The flickering light that emanated from Florence Nightingale’s lamp penetrated more darkness than she or anyone else of her time will have imagined. It illuminated the appalling deficiencies in the care of wounded and sick British servicemen on campaign during the Victorian era and it propelled ‘the lady with the lamp’ to well deserved fame in her own time and ever afterwards. It is therefore unfortunate that this same light blinded the public consciousness to many other extraordinary people who also worked tirelessly to assist neglected British soldiers and sailors in the middle of the 19th century. Florence Nightingale, despite her many virtues, was a woman not entirely divorced from the ‘moral standards’ of her time and this bore significantly on the subject of this book, Mary Seacole, because Nightingale rejected her as a nurse on her own staff. Mary Seacole was born in Jamaica in 1805 and was of mixed race. Her mother had cared for sick servicemen and Mary continued that humanitarian tradition in Panama before borrowing money to make the 4,000 mile journey to the war against the Russians being fought in the Crimea. There she treated the wounded of both sides of the conflict, both on the field of battle and in her own ‘hotel.’ This book is ‘Mother Seacole’s’ (as she was known to the British soldiers) own account of her extraordinary life. It tells of a remarkable woman, who possessed astonishing determination and great humanity—which is all the more incredible since she was hampered by the bigotry and prejudice that were common against coloured people and women in general. At the end of hostilities she returned to England all but destitute and had to be assisted by those who remembered her great kindness during the war. This is a remarkable story and is highly recommended.
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As the summer wore on, busily passed by all of us at the British Hotel, rumours stronger than ever were heard of a great battle soon to be fought by the reinforcements which were known to have joined the Russian army. And I think that no one was much surprised when one pleasant August morning, at early dawn, heavy firing was heard towards the French position on the right, by the Tchernaya, and the stream of troops and onlookers poured from all quarters in that direction. Prepared and loaded as usual, I was soon riding in the same direction, and saw the chief part of the morning’s battle. I saw the Russians cross and recross the river. I saw their officers cheer and wave them on in the coolest, bravest manner, until they were shot down by scores.<br>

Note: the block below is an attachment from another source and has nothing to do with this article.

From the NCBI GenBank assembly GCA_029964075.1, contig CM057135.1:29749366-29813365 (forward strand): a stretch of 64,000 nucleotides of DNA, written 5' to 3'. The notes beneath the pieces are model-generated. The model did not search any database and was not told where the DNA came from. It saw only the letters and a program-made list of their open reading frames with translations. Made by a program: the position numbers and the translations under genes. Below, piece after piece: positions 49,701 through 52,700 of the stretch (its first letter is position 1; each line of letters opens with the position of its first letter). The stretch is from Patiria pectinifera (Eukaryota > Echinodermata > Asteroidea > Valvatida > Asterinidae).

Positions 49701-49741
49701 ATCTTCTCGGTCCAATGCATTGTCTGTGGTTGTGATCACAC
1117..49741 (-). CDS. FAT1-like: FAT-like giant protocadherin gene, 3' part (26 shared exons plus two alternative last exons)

I was near enough to hear at times, in the lull of artillery, and above the rattle of the musketry, the excited cheers which told of a daring attack or a successful repulse; and beneath where I stood I could see—what the Russians could not—steadily drawn up, quiet and expectant, the squadrons of English and French cavalry, calmly yet impatiently waiting until the Russians’ partial success should bring their sabres into play. But the contingency never happened; and we saw the Russians fall slowly back in good order, while the dark-plumed Sardinians and red-pantalooned French spread out in pursuit, and formed a picture so excitingly beautiful that we forgot the suffering and death they left behind. And then I descended with the rest into the field of battle.<br>
It was a fearful scene; but why repeat this remark. All death is trying to witness—even that of the good man who lays down his life hopefully and peacefully; but on the battlefield, when the poor body is torn and rent in hideous ways, and the scared spirit struggles to loose itself from the still strong frame that holds it tightly to the last, death is fearful indeed. It had come peacefully enough to some. They lay with half-opened eyes, and a quiet smile about the lips that showed their end to have been painless; others it had arrested in the heat of passion, and frozen on their pallid faces a glare of hatred and defiance that made your warm blood run cold.<br>